Policy Makers and International Donors Reach Out to the Farming Community

Grey skies sifted an even light over the abandoned industry on the Mtkvari’s left bank, a thought-provoking backdrop for participants of the National Conference for Agricultural Extension for Georgia, which opened early Monday morning at the Radisson Blu.

Agricultural Extension – sometimes referred to instead as Agricultural Advisory Services – refers to programs of continuing education in the agricultural sector which attempt to increase the theoretical knowledge and practical skills of those who work the land. Georgia’s badly lagging agricultural sector would, conference organizers premised, benefit immensely from an expanded Agricultural Extension program.

By any account, Georgia needs change. Although roughly 50% of the population is engaged with agricultural work – a purposefully broad phrase, one of many used to allow for the purely subsistence farming occurring in rural areas across the country – only less than 10% of the country’s GDP comes from agriculture.

Over the course of the day, this depressed state of country affairs was illustrated for the audience in various ways. The share of GDP was at one point contrasted with Armenia – agriculture contributes to 23% of the GDP there. A slide was shown indicating that, seen from above, a single French farm worker appears to be as productive as six of his Georgian counterparts.

The findings of a recent survey of farmers in Georgia, which aimed to “better estimate the gap in (agricultural) knowledge”, were presented in-depth by Dr. Florian Biermann of the International School of Economics (ISET), offering some of the day’s most cutting insight. On average, surveyed households were farming only around 0.8 hectares of land. Nearly fifteen hundred of them were working on less than 0.4 hectares.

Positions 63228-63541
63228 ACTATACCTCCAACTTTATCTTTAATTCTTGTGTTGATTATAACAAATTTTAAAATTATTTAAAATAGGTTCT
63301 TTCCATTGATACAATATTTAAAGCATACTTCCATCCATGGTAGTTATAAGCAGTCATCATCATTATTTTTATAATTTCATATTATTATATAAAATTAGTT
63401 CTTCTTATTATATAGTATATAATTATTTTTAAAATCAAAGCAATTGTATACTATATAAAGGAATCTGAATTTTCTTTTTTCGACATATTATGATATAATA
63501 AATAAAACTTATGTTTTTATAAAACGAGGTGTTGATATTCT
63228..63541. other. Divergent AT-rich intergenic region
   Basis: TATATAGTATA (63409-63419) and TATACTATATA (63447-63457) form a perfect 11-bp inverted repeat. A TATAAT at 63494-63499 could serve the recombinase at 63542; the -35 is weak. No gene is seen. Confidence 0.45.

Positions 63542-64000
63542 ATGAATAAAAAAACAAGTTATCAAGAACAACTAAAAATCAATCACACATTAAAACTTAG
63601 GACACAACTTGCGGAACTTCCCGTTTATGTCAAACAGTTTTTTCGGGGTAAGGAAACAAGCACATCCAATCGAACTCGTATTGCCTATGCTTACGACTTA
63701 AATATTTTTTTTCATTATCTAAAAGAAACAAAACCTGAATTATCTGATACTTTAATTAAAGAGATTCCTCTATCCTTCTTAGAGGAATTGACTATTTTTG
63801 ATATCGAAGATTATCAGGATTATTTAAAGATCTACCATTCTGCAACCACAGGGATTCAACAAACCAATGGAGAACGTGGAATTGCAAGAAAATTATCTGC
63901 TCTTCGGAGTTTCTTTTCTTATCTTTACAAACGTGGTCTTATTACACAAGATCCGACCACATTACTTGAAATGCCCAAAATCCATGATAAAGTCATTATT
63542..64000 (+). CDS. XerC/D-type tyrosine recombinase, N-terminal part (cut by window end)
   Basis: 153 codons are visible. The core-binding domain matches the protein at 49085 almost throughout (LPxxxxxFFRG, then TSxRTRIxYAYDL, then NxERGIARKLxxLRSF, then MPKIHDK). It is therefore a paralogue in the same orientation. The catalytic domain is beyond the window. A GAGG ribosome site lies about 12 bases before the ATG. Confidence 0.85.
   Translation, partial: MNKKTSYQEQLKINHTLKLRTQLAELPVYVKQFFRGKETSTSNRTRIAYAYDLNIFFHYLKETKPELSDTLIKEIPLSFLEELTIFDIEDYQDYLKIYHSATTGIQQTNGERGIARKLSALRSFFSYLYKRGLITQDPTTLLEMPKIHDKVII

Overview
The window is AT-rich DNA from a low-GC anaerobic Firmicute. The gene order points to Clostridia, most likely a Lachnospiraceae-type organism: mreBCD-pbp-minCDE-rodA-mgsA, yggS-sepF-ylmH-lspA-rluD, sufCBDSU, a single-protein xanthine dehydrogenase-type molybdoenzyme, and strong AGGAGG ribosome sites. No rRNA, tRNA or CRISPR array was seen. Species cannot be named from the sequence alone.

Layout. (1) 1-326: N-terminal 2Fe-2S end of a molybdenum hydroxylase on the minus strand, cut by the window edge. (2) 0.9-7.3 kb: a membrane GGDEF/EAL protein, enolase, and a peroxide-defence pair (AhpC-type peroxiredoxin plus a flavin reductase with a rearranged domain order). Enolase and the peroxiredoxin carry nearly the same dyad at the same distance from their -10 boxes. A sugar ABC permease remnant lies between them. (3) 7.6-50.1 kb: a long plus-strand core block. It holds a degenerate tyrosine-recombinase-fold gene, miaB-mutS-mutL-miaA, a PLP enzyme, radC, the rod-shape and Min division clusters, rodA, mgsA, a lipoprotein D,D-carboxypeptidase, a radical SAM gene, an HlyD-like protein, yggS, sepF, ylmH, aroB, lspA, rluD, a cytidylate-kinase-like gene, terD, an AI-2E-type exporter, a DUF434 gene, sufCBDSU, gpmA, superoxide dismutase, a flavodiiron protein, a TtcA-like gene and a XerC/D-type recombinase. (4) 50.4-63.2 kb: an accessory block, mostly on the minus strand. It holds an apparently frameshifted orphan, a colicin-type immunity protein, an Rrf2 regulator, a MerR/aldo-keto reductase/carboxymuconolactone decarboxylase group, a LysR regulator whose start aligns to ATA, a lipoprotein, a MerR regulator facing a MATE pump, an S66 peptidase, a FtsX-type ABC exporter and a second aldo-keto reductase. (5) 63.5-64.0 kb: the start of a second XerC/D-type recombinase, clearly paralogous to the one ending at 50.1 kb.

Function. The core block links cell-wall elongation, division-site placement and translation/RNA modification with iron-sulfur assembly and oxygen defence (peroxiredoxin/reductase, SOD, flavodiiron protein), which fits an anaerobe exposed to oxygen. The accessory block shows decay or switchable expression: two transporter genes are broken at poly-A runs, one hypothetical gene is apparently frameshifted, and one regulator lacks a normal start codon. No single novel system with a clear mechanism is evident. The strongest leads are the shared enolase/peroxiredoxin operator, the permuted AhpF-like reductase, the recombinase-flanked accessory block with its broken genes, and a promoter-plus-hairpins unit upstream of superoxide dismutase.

The real question of the conference, however, wasn’t how much land individuals have to work with, but rather how much individuals know about the art of cultivation.

“What determines agricultural productivity? Of course – ” this is Dr. Biermann, spreading plain the logic behind Agricultural Extension as a policy pursued – “of course there are couple of factors. There is the use of technology; capital availability; there are natural conditions; but there is also knowledge and skills. And knowledge and skills play a special role in generating agricultural productivity. Because knowledge and skills not only directly affect agricultural productivity, they also affect how you can use technology. Whether you have capital available - if you can’t write a good business plan it’s difficult to get a good loan from the bank. And it also helps you to deal with natural conditions. On the other hand, if you don’t have this knowledge, it can really stifle all these other areas, all these other areas of productivity.”

The trouble faced by Georgia today, then, long recognized but better quantified by the survey, is exactly the lack of contemporary, context-specific, business- and technology-savvy knowledge and skills. Over the last four years, only 4% of survey respondents reported having received agricultural training; in the last three years only 10% reported having received any kind of advisory service assistance or consultation at all.

The payoff of properly increasing the nation’s aggregate agricultural knowledge could be huge. Closing the knowledge gap in soil preparation by one “step”, Dr. Biermann explained by way of example, could increase wheat production per square meter by 80 grams.

The conference was organized jointly by the United Nations Development Programme (UNDP) in Georgia, the Swiss Cooperation Office in the South Caucasus, the Ministry of Agriculture of Georgia, and the Ministry of Education and Science of Georgia. The farmer survey had taken place under the auspices of the UNDP in Georgia; its deputy head, Shombi Sharp, provided the first opening statements.

“Here, we’re targeting farmers of all different sizes, providing them with the tools, knowledge, the information that they need to be able to improve their crop output, improve incomes and livelihoods for their families,” Mr. Sharp said. “The evidence is quite clear from international experience that a well-developed system of Agricultural Extension is a key prerequisite of a modern society.”

Representatives from Switzerland and Denmark were also on hand, discussing their experience with Agricultural Extension policies and programs. The conference continued with a panel discussion and unconventional bistro-counter interview – all parties stood at small tables on the hastily rearranged stage, where minutes earlier 9 plush chairs had lounged – after lunch. Further workshops and field visits took place Tuesday and Wednesday of this week.

Robert Isaf

14 December 2015 19:17